In 2013, an activist report by Finnwatch (Finland) alleged that a large agricultural company in the Philippines was failing to respect the rights of its workers, including by paying less than minimum wage. The company responded by filing civil and criminal defamation complaints in the Philippines against the local campaigners who contributed to the report. In both cases, the courts ultimately disagreed with the company, but not before lengthy processes had effectively transformed a public debate over company compliance with public law rules, into a conflict between private parties to be to be adjudicated before a court [72].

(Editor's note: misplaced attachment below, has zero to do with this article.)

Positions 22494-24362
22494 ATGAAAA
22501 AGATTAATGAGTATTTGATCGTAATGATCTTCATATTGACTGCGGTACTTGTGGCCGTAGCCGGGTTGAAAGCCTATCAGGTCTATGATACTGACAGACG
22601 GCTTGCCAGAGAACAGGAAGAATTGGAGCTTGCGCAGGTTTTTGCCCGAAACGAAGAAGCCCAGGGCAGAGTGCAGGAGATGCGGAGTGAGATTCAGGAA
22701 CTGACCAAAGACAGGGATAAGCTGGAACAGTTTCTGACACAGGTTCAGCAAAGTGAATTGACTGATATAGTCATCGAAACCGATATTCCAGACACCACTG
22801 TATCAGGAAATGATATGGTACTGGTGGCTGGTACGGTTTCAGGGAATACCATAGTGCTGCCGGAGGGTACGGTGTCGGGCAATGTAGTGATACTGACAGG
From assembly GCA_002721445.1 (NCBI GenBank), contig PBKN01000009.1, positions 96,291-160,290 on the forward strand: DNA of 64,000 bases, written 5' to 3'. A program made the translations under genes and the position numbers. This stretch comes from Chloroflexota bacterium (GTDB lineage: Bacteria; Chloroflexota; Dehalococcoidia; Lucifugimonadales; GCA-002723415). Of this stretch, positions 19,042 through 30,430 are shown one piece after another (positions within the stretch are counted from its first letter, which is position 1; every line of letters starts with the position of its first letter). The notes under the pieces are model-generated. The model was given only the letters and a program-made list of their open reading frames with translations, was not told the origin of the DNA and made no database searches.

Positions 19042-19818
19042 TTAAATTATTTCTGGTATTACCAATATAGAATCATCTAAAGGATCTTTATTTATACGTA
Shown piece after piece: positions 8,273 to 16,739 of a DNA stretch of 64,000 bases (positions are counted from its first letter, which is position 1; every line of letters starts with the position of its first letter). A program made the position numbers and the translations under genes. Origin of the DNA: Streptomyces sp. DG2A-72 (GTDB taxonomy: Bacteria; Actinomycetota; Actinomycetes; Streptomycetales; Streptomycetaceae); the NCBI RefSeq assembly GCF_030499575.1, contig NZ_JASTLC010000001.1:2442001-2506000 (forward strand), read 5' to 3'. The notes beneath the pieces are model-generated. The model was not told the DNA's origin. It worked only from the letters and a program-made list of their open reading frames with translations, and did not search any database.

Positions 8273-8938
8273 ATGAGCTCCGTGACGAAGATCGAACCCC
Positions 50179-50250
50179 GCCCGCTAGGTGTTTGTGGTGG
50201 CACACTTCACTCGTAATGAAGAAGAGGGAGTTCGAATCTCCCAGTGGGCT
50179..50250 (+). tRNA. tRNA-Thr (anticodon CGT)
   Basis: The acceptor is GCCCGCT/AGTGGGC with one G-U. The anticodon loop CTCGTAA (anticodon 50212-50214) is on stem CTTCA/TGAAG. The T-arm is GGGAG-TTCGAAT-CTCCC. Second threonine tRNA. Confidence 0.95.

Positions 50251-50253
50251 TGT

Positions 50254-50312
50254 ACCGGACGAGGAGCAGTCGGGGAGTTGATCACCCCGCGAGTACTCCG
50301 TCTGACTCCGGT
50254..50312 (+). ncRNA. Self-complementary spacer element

These cases are examples of so-called SLAPP lawsuits—or strategic litigation against public participation. Research into SLAPP case identified the strategic element of SLAPPs as “the transformation of a debate over public policy into a private dispute” [73,74]. One of the effects of SLAPP lawsuits is to divert controversy about corporate practices from the domain of public concerns about regulation and corporate accountability into the domain of private adjudication. By launching litigation, the corporation diverts the dispute from the public political sphere and a debate about regulation, into a courtroom concerned with adjudicating private conflicts through civil litigation. Often this attempt at transforming the debate occurs by using allegations of defamation in reaction to claims about company failures to comply with normative or regulatory standards: “One moment a citizen is testifying against a city zoning permit for a proposed housing subdivision; suddenly, “city hall” becomes “courthouse,” and “zoning” becomes “slander.” One set of interests has successfully transformed a public, political-arena debate into a private, judicial-arena adjudication. Not only are parties’ resources diverted from the original issue, the new forum typically will not be able to resolve the problem (zoning), limited as it is to adjudicating the camouflage (slander)” [73].